By which tools?: A critical comparative analysis of pedagogic discourse for the creative arts in formal and informal classrooms in a working class post-apartheid context

Master Thesis


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University of Cape Town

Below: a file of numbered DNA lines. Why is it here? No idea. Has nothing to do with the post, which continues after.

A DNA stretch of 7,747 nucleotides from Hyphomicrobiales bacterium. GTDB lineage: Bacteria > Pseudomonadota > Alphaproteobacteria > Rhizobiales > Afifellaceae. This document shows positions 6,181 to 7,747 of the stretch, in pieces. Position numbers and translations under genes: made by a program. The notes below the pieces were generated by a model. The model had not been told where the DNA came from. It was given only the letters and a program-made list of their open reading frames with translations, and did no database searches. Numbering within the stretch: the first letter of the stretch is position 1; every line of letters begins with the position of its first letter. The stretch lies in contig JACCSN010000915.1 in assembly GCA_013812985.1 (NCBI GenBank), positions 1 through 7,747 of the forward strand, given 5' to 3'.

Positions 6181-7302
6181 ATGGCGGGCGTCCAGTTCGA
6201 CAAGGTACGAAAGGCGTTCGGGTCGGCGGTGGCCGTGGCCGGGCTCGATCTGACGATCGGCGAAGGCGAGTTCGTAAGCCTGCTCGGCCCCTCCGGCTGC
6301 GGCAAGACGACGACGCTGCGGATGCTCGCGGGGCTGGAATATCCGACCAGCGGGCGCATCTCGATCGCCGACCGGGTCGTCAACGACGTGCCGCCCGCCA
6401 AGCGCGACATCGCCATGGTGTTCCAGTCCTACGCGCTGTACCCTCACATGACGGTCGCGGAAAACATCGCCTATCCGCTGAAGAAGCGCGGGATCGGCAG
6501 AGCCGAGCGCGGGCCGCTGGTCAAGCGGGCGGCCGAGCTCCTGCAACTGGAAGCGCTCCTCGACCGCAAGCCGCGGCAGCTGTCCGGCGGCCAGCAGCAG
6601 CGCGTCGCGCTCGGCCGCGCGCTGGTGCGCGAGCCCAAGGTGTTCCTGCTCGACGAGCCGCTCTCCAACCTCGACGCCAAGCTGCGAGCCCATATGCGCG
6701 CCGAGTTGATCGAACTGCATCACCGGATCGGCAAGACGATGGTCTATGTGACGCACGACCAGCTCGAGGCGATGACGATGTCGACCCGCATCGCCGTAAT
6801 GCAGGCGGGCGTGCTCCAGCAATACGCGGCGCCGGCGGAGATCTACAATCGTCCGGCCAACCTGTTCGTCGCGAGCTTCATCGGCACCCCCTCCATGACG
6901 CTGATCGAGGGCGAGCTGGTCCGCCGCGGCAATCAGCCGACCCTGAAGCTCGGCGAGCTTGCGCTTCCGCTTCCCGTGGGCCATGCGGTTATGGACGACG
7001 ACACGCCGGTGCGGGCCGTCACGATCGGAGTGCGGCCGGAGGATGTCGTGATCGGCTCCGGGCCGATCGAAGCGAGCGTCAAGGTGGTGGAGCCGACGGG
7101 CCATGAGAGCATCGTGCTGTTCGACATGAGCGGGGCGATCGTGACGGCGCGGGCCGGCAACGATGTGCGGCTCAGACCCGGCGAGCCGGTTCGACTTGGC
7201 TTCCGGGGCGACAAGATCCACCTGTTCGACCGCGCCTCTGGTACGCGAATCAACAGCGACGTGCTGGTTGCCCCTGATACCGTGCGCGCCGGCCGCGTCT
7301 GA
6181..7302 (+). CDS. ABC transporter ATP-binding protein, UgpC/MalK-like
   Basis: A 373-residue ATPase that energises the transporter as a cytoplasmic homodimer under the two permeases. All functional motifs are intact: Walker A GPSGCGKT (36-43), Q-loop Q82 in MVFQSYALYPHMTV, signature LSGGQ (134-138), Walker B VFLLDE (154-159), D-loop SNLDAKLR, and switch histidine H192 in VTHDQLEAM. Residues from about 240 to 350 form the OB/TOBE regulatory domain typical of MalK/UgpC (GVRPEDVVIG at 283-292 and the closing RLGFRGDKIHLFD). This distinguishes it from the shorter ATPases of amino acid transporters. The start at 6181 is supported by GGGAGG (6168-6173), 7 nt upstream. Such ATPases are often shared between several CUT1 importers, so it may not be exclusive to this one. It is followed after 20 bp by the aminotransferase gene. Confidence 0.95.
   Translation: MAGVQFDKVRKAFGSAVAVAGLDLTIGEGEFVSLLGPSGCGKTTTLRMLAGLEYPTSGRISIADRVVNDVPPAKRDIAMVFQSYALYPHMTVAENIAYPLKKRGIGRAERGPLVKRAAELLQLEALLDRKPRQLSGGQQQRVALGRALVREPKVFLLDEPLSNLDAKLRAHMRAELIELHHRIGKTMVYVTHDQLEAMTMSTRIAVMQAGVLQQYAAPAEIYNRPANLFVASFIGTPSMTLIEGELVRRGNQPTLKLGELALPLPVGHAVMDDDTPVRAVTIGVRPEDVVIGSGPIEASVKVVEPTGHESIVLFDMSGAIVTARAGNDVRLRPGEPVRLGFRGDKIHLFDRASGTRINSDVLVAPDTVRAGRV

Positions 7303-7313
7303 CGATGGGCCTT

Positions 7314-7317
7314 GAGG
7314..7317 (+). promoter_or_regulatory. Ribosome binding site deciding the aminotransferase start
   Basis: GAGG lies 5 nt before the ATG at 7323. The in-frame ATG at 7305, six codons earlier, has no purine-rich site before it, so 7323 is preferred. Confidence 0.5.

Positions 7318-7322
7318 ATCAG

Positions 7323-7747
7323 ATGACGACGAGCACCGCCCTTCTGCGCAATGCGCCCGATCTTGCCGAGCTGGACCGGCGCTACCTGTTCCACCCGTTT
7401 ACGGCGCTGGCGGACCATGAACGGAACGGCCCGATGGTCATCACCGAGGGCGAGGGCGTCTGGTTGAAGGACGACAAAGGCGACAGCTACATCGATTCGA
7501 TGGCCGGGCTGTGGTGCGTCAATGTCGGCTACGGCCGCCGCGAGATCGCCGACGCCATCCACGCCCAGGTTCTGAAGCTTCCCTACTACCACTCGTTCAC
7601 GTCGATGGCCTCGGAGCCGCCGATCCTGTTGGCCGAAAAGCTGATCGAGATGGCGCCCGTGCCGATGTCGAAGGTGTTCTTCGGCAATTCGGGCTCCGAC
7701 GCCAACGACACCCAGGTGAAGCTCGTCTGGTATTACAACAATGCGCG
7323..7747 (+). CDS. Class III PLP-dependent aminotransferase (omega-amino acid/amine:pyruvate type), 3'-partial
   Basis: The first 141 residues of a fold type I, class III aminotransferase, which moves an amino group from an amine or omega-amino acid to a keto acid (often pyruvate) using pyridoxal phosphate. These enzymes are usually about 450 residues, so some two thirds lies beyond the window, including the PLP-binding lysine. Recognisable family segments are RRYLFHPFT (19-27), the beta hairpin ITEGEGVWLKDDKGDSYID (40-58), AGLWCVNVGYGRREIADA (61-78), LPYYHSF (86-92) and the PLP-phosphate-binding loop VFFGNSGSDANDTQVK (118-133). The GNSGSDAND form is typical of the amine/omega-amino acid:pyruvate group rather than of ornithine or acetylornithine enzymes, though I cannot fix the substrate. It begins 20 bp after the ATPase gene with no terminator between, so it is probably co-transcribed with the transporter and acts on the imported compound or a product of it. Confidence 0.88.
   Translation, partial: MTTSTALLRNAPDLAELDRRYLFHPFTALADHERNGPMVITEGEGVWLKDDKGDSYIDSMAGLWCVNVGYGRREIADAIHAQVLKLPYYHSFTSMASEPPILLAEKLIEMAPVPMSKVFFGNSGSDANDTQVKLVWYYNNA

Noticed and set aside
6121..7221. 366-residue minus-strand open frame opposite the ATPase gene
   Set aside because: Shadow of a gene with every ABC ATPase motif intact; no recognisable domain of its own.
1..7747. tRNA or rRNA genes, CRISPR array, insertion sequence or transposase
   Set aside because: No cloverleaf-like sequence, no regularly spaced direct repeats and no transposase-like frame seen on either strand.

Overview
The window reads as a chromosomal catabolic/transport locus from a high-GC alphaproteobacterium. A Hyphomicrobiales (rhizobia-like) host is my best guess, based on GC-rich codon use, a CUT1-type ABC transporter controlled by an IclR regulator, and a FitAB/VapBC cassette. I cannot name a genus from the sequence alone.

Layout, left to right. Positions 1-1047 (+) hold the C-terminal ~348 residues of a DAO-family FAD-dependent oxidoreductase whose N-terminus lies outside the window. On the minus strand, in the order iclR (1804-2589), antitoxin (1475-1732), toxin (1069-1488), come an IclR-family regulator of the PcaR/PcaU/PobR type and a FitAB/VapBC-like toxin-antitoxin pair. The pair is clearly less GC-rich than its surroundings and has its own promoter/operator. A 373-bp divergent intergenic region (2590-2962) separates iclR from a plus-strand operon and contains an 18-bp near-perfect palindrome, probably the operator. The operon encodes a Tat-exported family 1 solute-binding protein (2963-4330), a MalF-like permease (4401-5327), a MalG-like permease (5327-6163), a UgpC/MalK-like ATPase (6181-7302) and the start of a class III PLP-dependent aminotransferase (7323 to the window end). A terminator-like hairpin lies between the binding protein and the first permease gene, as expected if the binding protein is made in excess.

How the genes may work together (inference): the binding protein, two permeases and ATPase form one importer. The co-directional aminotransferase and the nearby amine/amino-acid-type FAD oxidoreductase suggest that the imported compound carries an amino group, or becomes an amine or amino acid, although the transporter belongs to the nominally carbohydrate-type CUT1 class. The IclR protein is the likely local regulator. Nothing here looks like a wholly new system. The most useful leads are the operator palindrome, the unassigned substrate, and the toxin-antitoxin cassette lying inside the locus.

This research study was motivated by a research project which observed differences in achievement levels within the creative arts classroom between working class schools and middle class schools. These achievement gaps were largely attributed to inadequate pedagogue skills and content knowledge and the lack of adequate materials in working class schools. The research project sought a way to address this problem by initiating a 2-year pilot extracurricular project at one working class school by introducing a methodology, freespace, which sought to simultaneously bring in facilitators and practitioners who work in the creative arts and also to provide the resources needed. Freespace is described as an informal educational tool which draws its principles from popular education discourse. The purpose of this research study was to conduct a comparative analysis of the transmission of pedagogic discourse between the informal classroom (freespace) and the formal classroom; with a particular emphasis on the regulative discourse inherent to both practices. Furthermore, this research study sought to understand the sort of contribution that informal pedagogic practice might make to the formal creative arts classroom. In order to conduct this study I employed Bernstein's model of the pedagogic device to set out my research design. I also used his methodology of developing an external language of description for coding my data. I conducted interviews with pedagogues and classroom observation to collect my data. The interview data were coded using Maton's development of Bernstein's code theory, namely Legitimation Code Theory (Specialisation) using epistemic and social relations, to allow me to capture the values and intentions of the pedagogues (the intended curriculum). To capture the enacted curriculum, I used Bernstein's framing dimensions to code the data from the classroom observations. The findings of this research study suggest that the pedagogic discourse(s) of both the formal and informal context and their inherent regulative discourses privilege an ideal learner-knower. In conclusion, this research study seeks to suggest that while the cultivated gaze has proven beneficial with respect to inculcating learners into a given dominant discourse, particularly within the creative arts; that an argument can also be made for adopting a social gaze in this particular context (working class school) in order to a) allow learners to be adequately socialised into art practise and b) allow for a plurality of the epistemic in order that both the dominant gaze and notions of achievement and effective pedagogy might be disrupted.